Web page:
Some caveats.

  • Mountain Duck is not free. There may be free alternatives, but I have no experience with them. Mountain Duck is what I use myself.
  • Your virtual drive will be slower than a real drive. The access is happening across your internet connection.
  • While you can, as I described, access files directly (File->Open something on my “O:” drive), this is best suited and most reliable when doing simple file copies. Depending on the complexity of the program, direct access can become exceptionally slow.

Do this

If you’re not a fan of how OneDrive operates on your machine, you’re not alone, and you don’t have to give up on the online storage you have access to. Using a tool like Mountain Duck, you can simply treat it as a dumb hard drive and use it that way without interference.

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Footnotes & References

1: I learned that acronym either in Economics 101, back in my university days, or a science fiction book. Perhaps both.

18 comments on “Is There a Way to Use OneDrive as a Dumb Hard Drive?”

  1. Thank you, Leo. A very useful idea. I have ‘disabled’ Onedrive from interfering with stuff and processes on my pc. I do access Onedrive online storage for my church’s free Microsoft account via my browser. However I also have my own Microsoft 365 account and access to the 1Tb storage (for my own stuff) would be useful as a dumb HD. If I use Mountain Duck, can I specify my own Onedrive (365 account) for access to my own files, and continue to use my browser to access the church’s free storage and files?

  2. That’s interesting and a nice alternative to the OneDrive app which basically works the same way, except no drive letter is needed … just point to the OneDrive folder. Honestly though, once OneDrive is set up and I’ve turned off all the automatic “backups” that OneDrive wants to do, OneDrive really doesn’t seem to bother me much and using the OneDrive folder is very convenient and free unlike Mountain Duck. But I get it. Not everyone is a fan.

    I also find the OneDrive web interface to be very handy. I use the web interface to access the church’s OneDrive since I’m signed into OneDrive app as myself. Not quite as handy as if it was operating as a drive or being able to use the OneDrive folder, but I can drag and drop files to the web interface quite easily. It’s a little more annoying that I have to download a file and, if multiple files downloaded, open the zip file and in some cases extract the files from the zip file before I can use the files.

    • This solutions feels like turning left, 3 times, just to go right. I can’t imagine hating OneDrive so much that I’d jump through these hoops and pay for the privilege. Not to mention, this is bypassing a backup. For most people, a single PC and a cloud account are all they really have. If they’re not keeping copies of these files on the local PC, then all their files are in the cloud, and as Leo teaches, if it’s not in at least 2 places, it’s not backed up.

  3. I’ve been experimenting with OneDrive on the web along with Office Online. Since I share files with my Linux machine, the easiest way to edit my OneDrive MS-Office files is to double-click them on the OneDrive web page. This opens them up in the corresponding Office Online program.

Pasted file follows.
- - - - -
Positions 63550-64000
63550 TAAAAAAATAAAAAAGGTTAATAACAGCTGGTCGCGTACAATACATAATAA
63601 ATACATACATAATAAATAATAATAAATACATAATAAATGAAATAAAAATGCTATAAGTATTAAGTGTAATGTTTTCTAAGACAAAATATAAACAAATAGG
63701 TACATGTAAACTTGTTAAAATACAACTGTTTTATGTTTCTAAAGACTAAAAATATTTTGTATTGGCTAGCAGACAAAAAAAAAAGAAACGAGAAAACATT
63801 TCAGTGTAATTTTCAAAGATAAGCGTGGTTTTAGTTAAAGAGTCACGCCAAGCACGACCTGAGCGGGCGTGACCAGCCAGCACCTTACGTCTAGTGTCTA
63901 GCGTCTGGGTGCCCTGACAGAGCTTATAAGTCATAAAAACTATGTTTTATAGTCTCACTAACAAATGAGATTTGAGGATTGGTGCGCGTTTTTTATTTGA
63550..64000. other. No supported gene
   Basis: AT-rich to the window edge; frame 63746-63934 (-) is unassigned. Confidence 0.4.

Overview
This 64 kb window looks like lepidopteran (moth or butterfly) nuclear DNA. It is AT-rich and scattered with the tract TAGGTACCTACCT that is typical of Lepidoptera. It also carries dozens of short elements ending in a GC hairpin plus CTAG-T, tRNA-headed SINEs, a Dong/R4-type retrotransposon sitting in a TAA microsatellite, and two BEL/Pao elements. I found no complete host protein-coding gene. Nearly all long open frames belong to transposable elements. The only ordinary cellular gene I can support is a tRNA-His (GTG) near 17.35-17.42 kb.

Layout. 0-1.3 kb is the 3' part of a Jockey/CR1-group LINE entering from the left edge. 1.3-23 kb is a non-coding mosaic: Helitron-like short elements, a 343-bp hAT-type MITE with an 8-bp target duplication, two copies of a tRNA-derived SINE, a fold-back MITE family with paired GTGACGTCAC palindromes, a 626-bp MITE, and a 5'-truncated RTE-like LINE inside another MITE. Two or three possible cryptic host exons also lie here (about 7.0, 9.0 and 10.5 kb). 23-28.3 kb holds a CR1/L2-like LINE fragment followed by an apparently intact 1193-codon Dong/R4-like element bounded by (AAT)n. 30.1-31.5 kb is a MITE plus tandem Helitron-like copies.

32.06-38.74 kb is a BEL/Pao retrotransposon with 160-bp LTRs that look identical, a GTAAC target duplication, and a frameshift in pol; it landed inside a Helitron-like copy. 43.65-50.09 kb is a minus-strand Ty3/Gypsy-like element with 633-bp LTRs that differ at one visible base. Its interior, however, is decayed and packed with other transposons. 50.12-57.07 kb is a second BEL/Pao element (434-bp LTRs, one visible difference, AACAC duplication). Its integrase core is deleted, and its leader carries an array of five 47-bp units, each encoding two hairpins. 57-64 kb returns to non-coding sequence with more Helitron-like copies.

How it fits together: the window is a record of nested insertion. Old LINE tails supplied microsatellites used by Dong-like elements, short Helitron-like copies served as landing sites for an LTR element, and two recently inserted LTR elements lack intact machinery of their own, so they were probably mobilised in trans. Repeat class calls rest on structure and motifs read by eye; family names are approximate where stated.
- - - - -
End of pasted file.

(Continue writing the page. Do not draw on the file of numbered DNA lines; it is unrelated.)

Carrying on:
The files are still synced with the OneDrive folder on my Windows machines, but for now, most of the time, I click on the file’s bookmark in my browser and the file opens up in the appropriate program.

    I’m also learning that MS-Office Online is a good replacement for MS-Office for most people. It also makes using a Chromebook a great option for many if not most people.

  4. I just opened the Onedrive folder & created a new folder inside, then copied a .jpg file into both the Onedrive folder & the new one created under it – no messages telling me not to. So I’m not sure what is special in my Win10 machine or why you think you need special software !!! Maybe because my ID is set to Admin ?

    • The special software is to mount OneDrive as a virtual disk without having to have the files on your hard drive to save disk space.. OneDrive folders sill behave as normal folders in File Explorer. Another ting you can do is work directly
      I use a similar app on Ubuntu because the HDD is too small to hold my OneDrive folder.

  5. Another TANSTAAFL: Now your file storage is dependent on two different vendors. Any glitch or change in either can render your files inaccessible. Over time, this type of “change” is inevitable. Although this virtual drive access is cool and convenient, you need to ask, why am I doing this and is there an alternative for my intended purpose?

    • That’s a valid point. I’ve seen other programs that accessed files diectly, bypassing the website, go belly up because the service kept changing the access protocol, and the program had to be constantly adapted to the new protocols.

      But it’s not a free lunch. It’s a paid program, so the payment might end up being an incentive to keep updating it.

    • If there’s a glitch in MountainDuck, then:

      • is still there
      • OneDrive is still available for your computer
      • There are several different apps that provide this functionality you can use instead. MountainDuck happens to be what I use.

      If OneDrive has a glitch, though, then yes, you’re in trouble. Which is why I recommend backing it up elsewhere as well.

  6. I just followed the link in the article to Mountain duck, then from there to the Cyberduck site’s link to the Microsoft store. I got a window saying I could have a free trial or pay £19.99. Not free then? Or I can download from the site and donate $10+. Who’s doing the rip-off?

  7. Thanks for this, Leo. I followed the instructions faithfully but was a little to surprised to find that my O: drive was only 225Gb instead of the 1TB allocated by 365. The solution is in the to be found by dropping down the “Connect Mode” box in the setup dialogue and selecting Online. My drive now reveals I have 7.99EB. I find that hard to believe!

  8. Mark- My comment was about Cyberduck. From Leo’s article, I quote, “Cyberduck, which is free, presents a File-Explorer-like interface …”.

    I appreciate that a lot of work, sometime years of it, goes into developing software, I’ve been doing it myself for nearly sixty years as a hobby. Whilst the authors of Cyberduck nicely nag you for a donation, Microsoft demand £19.99 to download it from their store. Currently, I have the MountainDuck trial and I will certainly pay for it. With respect, I think you missed the point.